More detail is now given regarding adaptive and non-adaptive HARQ considerations as illustrated in FIG. 7D. As illustrated, operation may continue from connector C (in FIG. 7C or 7E depending on the configuration, for example). The wireless communication device 102 may determine 738 whether all of the codewords 124 are non-adaptive retransmissions. If all of the codewords 124 are non-adaptive retransmissions, operation may proceed to connector D (in FIG. 7C or 7E depending on the configuration, for example).

If the wireless communication device 102 determines 738 that one or more codewords 124 are not non-adaptive retransmissions (e.g., one or more codewords 124 are adaptive retransmissions), the wireless communication device 102 may determine 740 whether all of the codewords 124 are adaptive retransmissions. If not all of the codewords 124 are adaptive retransmissions, the wireless communication device 102 may determine 742 whether an adaptive retransmission codeword has or uses fewer resources than an initial transmission. For example, if a codeword 124 is a non-adaptive retransmission and another codeword 124 is an adaptive retransmission, the wireless communication device 102 may compare the resources used for the adaptive retransmission 639 against the resources used for its initial transmission 637.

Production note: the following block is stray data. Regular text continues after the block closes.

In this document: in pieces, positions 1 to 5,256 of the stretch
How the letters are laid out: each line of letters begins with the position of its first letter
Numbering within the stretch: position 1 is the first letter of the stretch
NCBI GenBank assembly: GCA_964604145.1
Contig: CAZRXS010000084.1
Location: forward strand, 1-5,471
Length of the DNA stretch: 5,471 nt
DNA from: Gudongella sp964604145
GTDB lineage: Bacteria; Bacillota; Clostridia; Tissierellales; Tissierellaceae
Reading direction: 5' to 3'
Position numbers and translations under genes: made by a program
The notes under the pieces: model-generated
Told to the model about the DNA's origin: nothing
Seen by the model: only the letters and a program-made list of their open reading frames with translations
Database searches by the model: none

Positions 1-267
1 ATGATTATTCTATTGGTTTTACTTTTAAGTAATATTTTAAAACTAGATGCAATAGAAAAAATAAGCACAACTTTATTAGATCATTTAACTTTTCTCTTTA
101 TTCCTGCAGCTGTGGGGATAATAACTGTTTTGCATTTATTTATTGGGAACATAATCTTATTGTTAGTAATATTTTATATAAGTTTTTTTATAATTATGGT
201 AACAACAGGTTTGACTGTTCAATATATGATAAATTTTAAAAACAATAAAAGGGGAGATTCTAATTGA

If the wireless communication device 102 determines 742 that (one or more codewords 124 using) the adaptive retransmission has or uses fewer resources than its initial transmission, the wireless communication device 102 may select 744 a codeword 124 with non-adaptive retransmission (e.g., and avoid selecting a codeword 124 with adaptive retransmission). Otherwise, if the wireless communication device 102 determines 742 that the resources used for the adaptive retransmission codeword 124 are more than its initial transmission, the wireless communication device 102 may select 746 the codeword 124 with adaptive retransmission.

If the wireless communication device 102 determines 740 that all of the codewords 124 are adaptive retransmissions, the wireless communication device 102 may determine 748 whether all of the codewords 124 have the same initial MCS setting (e.g., MCS setting 686). If all of the codewords 124 do not have the same initial MCS setting, the wireless communication device 102 may select 750 a codeword with a higher or highest initial MCS setting. If the initial MCS settings are the same for all of the codewords 124, operation may proceed to connector D (in FIG. 7C or 7E depending on the configuration, for example).